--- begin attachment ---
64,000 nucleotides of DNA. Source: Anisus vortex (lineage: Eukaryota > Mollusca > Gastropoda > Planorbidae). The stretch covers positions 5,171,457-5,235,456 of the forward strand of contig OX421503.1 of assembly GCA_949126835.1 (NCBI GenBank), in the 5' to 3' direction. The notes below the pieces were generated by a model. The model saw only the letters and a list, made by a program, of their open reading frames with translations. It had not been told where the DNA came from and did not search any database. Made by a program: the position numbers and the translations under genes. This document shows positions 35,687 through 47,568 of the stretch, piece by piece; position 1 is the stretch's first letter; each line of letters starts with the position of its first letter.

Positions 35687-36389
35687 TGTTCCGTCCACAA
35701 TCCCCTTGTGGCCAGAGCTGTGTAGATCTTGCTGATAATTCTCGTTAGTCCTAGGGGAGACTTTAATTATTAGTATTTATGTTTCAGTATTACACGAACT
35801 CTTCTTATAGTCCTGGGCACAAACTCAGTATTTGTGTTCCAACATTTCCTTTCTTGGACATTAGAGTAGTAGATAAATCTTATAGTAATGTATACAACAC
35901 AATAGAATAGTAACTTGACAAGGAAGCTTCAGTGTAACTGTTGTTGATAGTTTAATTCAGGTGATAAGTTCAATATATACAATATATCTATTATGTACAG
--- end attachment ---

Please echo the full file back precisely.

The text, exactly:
64,000 nucleotides of DNA. Source: Anisus vortex (lineage: Eukaryota > Mollusca > Gastropoda > Planorbidae). The stretch covers positions 5,171,457-5,235,456 of the forward strand of contig OX421503.1 of assembly GCA_949126835.1 (NCBI GenBank), in the 5' to 3' direction. The notes below the pieces were generated by a model. The model saw only the letters and a list, made by a program, of their open reading frames with translations. It had not been told where the DNA came from and did not search any database. Made by a program: the position numbers and the translations under genes. This document shows positions 35,687 through 47,568 of the stretch, piece by piece; position 1 is the stretch's first letter; each line of letters starts with the position of its first letter.

Positions 35687-36389
35687 TGTTCCGTCCACAA
35701 TCCCCTTGTGGCCAGAGCTGTGTAGATCTTGCTGATAATTCTCGTTAGTCCTAGGGGAGACTTTAATTATTAGTATTTATGTTTCAGTATTACACGAACT
35801 CTTCTTATAGTCCTGGGCACAAACTCAGTATTTGTGTTCCAACATTTCCTTTCTTGGACATTAGAGTAGTAGATAAATCTTATAGTAATGTATACAACAC
35901 AATAGAATAGTAACTTGACAAGGAAGCTTCAGTGTAACTGTTGTTGATAGTTTAATTCAGGTGATAAGTTCAATATATACAATATATCTATTATGTACAG